I went on to plough through about 17 palette-swaps of Scorpion and Sub-Zero. I was looking for more cool characters, but I didn’t really get any. At one stage I even overcame this real loser who was dressed up as a police officer and had stupid moves like stun-guns and baton smashes. Really?
If you happen to have a friend who’s equally as luckless as yourself, you can ruin their day by insisting that they join you in the game’s two-player mode. You’d do yourselves less long-term damage and probably have more fun by having an actual scrap. If you’ve shelled out good money for this clart however, I would have every sympathy for such players with the mutual need to get as much enjoyment, scant as it may be, out of the game as possible. Suffice to say, I know nobody with such a galling lack of taste that they’d have bought Mortal Kombat ten years after it was relevant, so I can’t exactly test it, but the mode is there for you.
Graphically, the fighters look their usual unfittingly real self, which means the backgrounds are left to suffer. Take a look at them under maximum brightness and contrast; I don’t think I’ve ever seen graphics so grainy. I’m moreorless a blind man, so when I wake up after a hard night’s drinking, the dusky maiden I’ve inevitably spent the night with looks a right state beside me – all blobs and pimples and zits and blotchy skin. But even these trollops look a bloody sight better than the stages in Mortal Kombat Advance, and that almost gives me hope. The game has to do a screen transition into some Fatalities, and probably for Babalities and Friendship merks as well – I’d know if either I or the Artificial “Intelligence” were able to pull them off.
As for the sound, there’s little for me to savage there. There’s music, but it hardly comes under scrutiny in a fighting game anyway – no chance of there being a rival to Guile’s Theme. It’s genuinely nice that there’s classic voices for each of the characters being selected, although the vastly repetitive grunts and robotic noises of the fighters can grate fairly quickly. Especially since the humans sound less like they’re emitting a cry of pain and more like they’ve just realised they’ve left their keys in the car, left the gas on or left their newborn baby on the bus.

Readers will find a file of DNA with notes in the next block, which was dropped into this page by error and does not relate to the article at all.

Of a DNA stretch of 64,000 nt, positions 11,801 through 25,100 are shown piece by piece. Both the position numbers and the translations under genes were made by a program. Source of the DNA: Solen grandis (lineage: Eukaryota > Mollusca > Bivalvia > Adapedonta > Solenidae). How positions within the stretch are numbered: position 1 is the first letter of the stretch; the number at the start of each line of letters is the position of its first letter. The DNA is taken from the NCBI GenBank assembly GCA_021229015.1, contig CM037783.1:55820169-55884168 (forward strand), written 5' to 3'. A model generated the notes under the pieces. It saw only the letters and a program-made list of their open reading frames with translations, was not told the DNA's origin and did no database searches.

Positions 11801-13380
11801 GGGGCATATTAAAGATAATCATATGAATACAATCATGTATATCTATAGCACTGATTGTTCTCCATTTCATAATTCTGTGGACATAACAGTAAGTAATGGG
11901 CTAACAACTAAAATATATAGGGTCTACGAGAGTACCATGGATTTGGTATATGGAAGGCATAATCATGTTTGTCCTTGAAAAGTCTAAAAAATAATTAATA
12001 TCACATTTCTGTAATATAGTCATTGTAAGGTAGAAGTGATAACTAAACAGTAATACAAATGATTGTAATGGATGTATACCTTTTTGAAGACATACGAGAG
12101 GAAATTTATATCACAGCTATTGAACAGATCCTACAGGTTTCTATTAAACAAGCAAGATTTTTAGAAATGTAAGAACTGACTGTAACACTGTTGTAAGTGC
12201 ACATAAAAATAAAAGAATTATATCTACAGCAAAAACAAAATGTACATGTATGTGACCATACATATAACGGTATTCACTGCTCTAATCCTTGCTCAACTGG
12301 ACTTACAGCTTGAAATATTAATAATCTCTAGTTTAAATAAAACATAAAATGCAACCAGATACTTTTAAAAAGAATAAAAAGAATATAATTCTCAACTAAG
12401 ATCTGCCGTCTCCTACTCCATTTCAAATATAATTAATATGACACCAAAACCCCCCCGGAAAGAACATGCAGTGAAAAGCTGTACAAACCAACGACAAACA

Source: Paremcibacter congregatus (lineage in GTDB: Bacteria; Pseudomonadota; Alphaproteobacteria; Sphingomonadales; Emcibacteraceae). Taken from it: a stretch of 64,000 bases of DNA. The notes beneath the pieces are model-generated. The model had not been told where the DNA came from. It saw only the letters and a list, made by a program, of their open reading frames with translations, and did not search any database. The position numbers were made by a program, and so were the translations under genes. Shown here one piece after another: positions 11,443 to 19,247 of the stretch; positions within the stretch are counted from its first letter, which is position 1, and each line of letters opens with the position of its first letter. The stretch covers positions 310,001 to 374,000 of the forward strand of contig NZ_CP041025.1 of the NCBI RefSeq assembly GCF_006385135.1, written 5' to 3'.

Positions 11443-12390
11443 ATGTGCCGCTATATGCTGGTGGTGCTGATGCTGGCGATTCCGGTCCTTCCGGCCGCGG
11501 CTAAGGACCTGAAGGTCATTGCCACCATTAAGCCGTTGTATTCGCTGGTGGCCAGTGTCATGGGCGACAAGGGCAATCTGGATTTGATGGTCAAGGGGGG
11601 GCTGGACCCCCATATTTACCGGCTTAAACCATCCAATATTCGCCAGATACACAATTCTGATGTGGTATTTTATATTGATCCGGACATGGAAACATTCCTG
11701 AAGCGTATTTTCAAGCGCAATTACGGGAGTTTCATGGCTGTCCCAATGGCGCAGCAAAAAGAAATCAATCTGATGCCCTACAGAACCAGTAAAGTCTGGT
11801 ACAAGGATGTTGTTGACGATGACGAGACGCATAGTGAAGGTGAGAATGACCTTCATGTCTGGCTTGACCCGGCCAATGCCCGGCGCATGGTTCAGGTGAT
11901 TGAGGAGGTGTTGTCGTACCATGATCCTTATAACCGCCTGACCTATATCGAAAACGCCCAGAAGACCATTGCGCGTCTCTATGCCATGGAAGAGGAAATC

I do vehemently think that any tournament fighter that isn’t old Street Fighter 2 is pretty much a sad waste of time and thus it certainly doesn’t suit me at all to be looking at a game like Mortal Kombat Advance. But when you get a game like this that gives an absolute fistful to its genre, its franchise, the console it’s on and most importantly its buyers, I simply have to sit up and take notice. Most don’t agree with my opinion, in fact I’d worry gravely for them if they did, but even the die-hard fans couldn’t say that I took liberties and stretched the truth like Monsieur Armstrong himself in this review. This game is an absolute con, on every level.
12 October 2014